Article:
Who is this blog for? The Triumvirate of Discovery!

To answer the question, “who is this blog for?”, I have to start from a system-wide view of human civilization.

Watch this video of an amoeba in motion:

If you watch carefully, you’ll see the amoeba stick a “foot” out and explore the environment, sometimes stretching the foot far away from the rest of the amoeba. Sometimes these feet are sharp and go in wild directions. Some are more rounded and predictable.

Some of these feet “stick”, pull the amoeba in that direction, and the rest of the amoeba begins to flows in behind it. However, sometimes these feet “slip” and are retracted and reintegrated into the middle of the bulk of the body. Often, the amoeba takes unexpected turns due to being pulled by many different forces.
Through this process, the amoeba creeps along.

The amoeba offers a surprisingly good model for how civilization progresses.

Some people stay in the middle and provide stability. Others shoot out and explore just like the amoeba’s feet do, and if a valuable discovery is made–a new invention, a new method for doing things, a new continent discovered–, it exerts force on the bulk of the amoeba.

With this model in mind, there is better context for the 3 interconnected roles I’m writing to…The Triumvirate of Discovery*[1]:

  • The Creatives
  • The Leading Edge
  • The Supporters
A role is a cognitive structure that helps us navigate the fact that we are different and to help us recognize opportunities to act.  What causes people to occupy one or the other is where they’re most comfortable and feel most alive. But, people that occupy a given role can be extremely different. Here’s a little more about who I’m writing to, and what I want to say to them:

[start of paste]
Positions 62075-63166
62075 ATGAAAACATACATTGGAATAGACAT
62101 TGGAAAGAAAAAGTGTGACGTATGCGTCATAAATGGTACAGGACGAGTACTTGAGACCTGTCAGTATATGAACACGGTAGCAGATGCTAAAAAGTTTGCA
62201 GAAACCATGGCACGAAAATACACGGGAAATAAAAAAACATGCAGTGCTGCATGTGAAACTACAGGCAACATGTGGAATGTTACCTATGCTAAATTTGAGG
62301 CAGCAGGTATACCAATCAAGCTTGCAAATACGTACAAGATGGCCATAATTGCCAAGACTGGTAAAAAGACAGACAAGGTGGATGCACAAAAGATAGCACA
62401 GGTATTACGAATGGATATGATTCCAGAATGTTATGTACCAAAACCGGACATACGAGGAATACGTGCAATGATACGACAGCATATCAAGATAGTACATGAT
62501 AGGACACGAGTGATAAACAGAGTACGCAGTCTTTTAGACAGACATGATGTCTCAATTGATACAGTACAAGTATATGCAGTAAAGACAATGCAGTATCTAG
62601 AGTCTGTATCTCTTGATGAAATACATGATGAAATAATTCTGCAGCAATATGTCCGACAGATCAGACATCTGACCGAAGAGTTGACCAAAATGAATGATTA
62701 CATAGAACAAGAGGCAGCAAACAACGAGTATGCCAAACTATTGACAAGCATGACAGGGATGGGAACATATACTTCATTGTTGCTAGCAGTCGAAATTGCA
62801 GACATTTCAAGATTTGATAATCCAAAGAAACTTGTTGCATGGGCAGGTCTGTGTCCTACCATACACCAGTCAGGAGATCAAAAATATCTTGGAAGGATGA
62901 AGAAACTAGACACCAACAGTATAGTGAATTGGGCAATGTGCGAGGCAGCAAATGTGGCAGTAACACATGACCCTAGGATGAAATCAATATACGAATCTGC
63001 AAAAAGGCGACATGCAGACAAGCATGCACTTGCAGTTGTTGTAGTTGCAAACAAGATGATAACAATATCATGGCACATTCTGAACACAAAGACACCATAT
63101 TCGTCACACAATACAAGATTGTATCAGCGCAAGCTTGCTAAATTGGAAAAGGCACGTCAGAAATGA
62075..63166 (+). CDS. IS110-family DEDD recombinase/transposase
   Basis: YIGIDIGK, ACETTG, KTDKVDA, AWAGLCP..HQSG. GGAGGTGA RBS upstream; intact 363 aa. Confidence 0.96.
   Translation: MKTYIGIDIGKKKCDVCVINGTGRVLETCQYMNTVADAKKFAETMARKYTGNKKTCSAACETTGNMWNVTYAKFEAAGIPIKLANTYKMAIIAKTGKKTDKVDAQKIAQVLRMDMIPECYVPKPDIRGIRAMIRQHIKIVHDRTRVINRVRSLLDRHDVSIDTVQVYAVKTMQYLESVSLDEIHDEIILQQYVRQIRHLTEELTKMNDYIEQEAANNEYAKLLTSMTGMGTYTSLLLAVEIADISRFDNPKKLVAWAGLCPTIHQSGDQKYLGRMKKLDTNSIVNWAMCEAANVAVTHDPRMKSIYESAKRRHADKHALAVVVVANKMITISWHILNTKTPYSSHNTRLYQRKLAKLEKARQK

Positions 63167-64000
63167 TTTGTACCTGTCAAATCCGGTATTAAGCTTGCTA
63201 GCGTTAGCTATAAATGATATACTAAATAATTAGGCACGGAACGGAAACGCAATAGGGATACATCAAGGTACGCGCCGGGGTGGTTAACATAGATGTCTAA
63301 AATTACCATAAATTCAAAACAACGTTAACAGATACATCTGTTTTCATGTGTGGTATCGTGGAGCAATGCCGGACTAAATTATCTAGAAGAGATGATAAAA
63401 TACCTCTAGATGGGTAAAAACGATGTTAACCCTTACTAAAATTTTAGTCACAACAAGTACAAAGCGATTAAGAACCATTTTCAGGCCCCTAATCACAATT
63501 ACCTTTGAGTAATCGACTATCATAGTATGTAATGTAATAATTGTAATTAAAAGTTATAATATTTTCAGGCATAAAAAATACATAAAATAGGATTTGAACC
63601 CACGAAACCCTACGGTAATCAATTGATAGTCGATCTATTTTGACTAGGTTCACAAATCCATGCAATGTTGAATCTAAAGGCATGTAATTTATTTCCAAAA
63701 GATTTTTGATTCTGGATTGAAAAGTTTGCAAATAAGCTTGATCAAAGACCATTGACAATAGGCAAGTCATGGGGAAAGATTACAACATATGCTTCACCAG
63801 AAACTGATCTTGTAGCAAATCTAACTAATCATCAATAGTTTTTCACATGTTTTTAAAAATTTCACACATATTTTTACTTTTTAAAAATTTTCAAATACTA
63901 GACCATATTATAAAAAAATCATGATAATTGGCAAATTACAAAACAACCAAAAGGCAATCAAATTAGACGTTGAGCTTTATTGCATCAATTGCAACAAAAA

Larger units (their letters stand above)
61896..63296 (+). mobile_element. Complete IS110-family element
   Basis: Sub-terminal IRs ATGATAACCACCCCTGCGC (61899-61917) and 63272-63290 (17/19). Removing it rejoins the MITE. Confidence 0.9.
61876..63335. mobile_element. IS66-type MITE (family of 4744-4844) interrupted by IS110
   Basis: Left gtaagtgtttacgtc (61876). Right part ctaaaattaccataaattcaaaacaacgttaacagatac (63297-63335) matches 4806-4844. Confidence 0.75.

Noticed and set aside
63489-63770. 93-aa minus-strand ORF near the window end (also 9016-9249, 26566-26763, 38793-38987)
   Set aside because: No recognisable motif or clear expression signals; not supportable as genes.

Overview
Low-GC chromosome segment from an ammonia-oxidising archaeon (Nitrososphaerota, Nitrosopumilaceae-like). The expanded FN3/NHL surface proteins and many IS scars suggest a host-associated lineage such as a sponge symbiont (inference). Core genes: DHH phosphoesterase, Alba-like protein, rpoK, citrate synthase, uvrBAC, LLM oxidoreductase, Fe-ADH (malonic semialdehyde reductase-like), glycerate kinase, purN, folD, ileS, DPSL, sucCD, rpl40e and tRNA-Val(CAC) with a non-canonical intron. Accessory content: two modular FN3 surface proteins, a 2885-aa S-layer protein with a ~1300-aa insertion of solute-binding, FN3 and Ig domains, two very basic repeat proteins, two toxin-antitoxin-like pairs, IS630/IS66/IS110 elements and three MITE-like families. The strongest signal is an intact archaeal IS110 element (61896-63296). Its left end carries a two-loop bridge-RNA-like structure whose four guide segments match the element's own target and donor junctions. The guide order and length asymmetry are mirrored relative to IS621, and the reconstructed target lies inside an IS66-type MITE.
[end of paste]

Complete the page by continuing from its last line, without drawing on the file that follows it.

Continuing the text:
The Creatives

To the Creatives,

I’m here. My Mission is to be remembered as a great ancestor. I want to learn about your Mission and your journey. Or, if you haven’t found yours yet, maybe I can help.  I know I needed to see someone, or at least read about them in a believable format, that was driven by an enormous Mission that they positioned their lives around. 


Out at the very front of the sharpest “amoeba feet of civilization” is a type of person that feels most alive at the edge of chaos, toeing the line between discovery and being lost by society. They are humanity’s “paradigm-shifters.” And they could be entrepreneurs, scientists, or really of any occupation or no “proper” occupation at all. But, by definition, they are leaders in their domain–though they may not be rallying crowds of people.

I call them the Creatives. And I have a very different perspective on them that deviates quite far from popular culture.  To introduce this perspective, here’s a thought experiment that pertains particularly to the Creatives and paradigm-shifting Creativity from one of my favorite authors, Mihaly Csikszentmihalyi, as he offers a good footing to the subject: